Noel Ashby remembers Chopper Read
"With Mark Read, you'd pull up next to him and say 'what are you doing Chopper', former assistant commissioner tells ABC 774/s Jon Faine.PT5M29S http://www.canberratimes.com.au/action/externalEmbeddedPlayer?id=d-2v9vo 620 349 October 10, 2013
Mark "Chopper" Read was an unlikely source of support and comfort to former top police officer Noel Ashby during his legal battles with the force.
Mr Ashby, a former police assistant commissioner, revealed that Read paid him a visit at his wife's Clifton Hill post office during his high-profile fallout with Victoria Police command.
He told 774 ABC Melbourne that the surprise visit and words of support had led to an ongoing association, which led Mr Ashby to pay Read a deathbed visit at Royal Melbourne Private Hospital last Monday.
Noel Ashby visited Mark "Chopper" Read on his deathbed.
Mr Ashby said he had known Read since the mid 1980s when he was a sergeant at St Kilda police station and Read was a regular fixture at nightclubs along the Esplanade.
It was at the infamous St Kilda nightclub Bojangles that Read shot dead drug dealer Sammy 'The Turk' Ozerkam in 1987. He was acquitted of murder on the grounds of self-defence.
Years later, when Mr Ashby was at the centre of a controversy and damaging court case, Read, who lived in Collingwood and held a post office box at the Clifton Hill post office owned by Mr Ashby's wife, decided to pay an unexpected visit, accompanied by his wife Margaret.
Chopper Read dead from liver cancer
Mark Brandon Read as an infant. Photo: Fairfax Archive
"He came up to me directly and I hadn't spoken to him for many years and he put his hand out and shook my hand and then said 'could I talk to your wife, Diane'," Mr Ashby told 774 ABC.
"He then shuffled over in his typical gait, and he said to Diane, 'We just want you to know that what happened to your husband is a whole lot of nonsense and no one really believes it."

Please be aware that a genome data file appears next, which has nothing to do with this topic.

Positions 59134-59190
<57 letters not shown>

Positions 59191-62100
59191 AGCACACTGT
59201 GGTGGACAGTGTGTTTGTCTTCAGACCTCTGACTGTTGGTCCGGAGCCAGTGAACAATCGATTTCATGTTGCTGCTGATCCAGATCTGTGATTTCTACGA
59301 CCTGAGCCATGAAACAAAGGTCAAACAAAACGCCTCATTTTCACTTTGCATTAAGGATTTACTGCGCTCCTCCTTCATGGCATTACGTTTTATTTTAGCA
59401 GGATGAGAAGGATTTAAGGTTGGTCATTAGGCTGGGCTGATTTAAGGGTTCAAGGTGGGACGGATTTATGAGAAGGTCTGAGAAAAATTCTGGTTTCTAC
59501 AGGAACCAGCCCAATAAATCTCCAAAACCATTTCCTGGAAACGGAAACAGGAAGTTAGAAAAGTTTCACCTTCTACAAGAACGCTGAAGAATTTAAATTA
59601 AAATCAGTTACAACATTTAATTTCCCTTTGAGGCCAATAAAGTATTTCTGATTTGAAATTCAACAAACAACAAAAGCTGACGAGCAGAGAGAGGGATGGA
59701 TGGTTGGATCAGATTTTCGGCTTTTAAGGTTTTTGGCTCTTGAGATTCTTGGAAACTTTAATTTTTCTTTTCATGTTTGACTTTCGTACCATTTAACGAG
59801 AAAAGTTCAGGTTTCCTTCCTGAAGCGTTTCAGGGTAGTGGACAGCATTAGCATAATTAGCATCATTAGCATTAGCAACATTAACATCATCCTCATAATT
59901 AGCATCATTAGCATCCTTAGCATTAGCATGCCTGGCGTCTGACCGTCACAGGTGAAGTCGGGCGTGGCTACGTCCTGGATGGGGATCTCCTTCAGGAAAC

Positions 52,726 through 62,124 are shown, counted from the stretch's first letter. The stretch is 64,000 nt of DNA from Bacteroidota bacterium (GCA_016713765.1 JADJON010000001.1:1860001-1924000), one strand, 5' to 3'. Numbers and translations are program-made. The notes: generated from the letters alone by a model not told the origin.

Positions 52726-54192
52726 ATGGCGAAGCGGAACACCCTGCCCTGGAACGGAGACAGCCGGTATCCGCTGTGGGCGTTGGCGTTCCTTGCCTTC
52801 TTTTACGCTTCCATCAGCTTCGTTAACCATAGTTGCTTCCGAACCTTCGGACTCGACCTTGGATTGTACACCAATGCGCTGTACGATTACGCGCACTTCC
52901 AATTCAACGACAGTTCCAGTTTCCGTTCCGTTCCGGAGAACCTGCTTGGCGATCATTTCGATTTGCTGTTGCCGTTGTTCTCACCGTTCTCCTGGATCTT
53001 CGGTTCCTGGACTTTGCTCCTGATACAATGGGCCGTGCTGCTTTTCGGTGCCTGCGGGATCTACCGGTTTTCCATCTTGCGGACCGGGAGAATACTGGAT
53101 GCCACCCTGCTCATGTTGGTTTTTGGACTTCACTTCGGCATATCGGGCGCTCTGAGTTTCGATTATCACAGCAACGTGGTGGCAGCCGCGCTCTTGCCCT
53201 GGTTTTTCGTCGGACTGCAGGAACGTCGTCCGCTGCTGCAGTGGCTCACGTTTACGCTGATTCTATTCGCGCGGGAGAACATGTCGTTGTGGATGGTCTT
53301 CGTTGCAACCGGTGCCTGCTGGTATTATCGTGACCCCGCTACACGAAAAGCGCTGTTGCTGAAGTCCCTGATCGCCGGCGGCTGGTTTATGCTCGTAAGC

Mr Ashby, along with former police union boss Paul Mullet, was the target of an Office of Police Integrity inquiry into the leaking of information relating to Operation Briars, a secret investigation into the high-profile killing of a male prostitute.
Mr Ashby was charged with perjury after being accused of giving false evidence at OPI hearings in 2007. He was acquitted of the charges in 2010 when the hearings were ruled to have been invalid.
He said Read's visit had made an impression.
"It was quite an amazing thing that he came in and did that," Mr Ashby said.
"And at that time when people are under great stress and searching around, for someone like him to come in and say that ... because what he was essentially saying was that the bad guys around town, which he claimed to know, thought it was a load of nonsense and as a consequence of that, over the next few years we spoke from time to time."
The odd couple spoke regularly at the post office and Mr Ashby said Read sought his advice on different issues.
"Going right back to the '80s, he was never a threat to police. He conducted a very doomed kidnapping in the courts, which was a stunt, a sensational stunt that he paid a lot of time for," Mr Ashby said.
Read attempted to kidnap County Court Judge Bill Martin in 1978. He was jailed for 12 years and later wrote an apology to the judge.
Mr Ashby said that, unlike other notorious criminals, Read was never a threat to police.
"With Mark Read, you'd pull up next to him and say 'what are you doing Chopper', you knew there would be no danger to us," he said.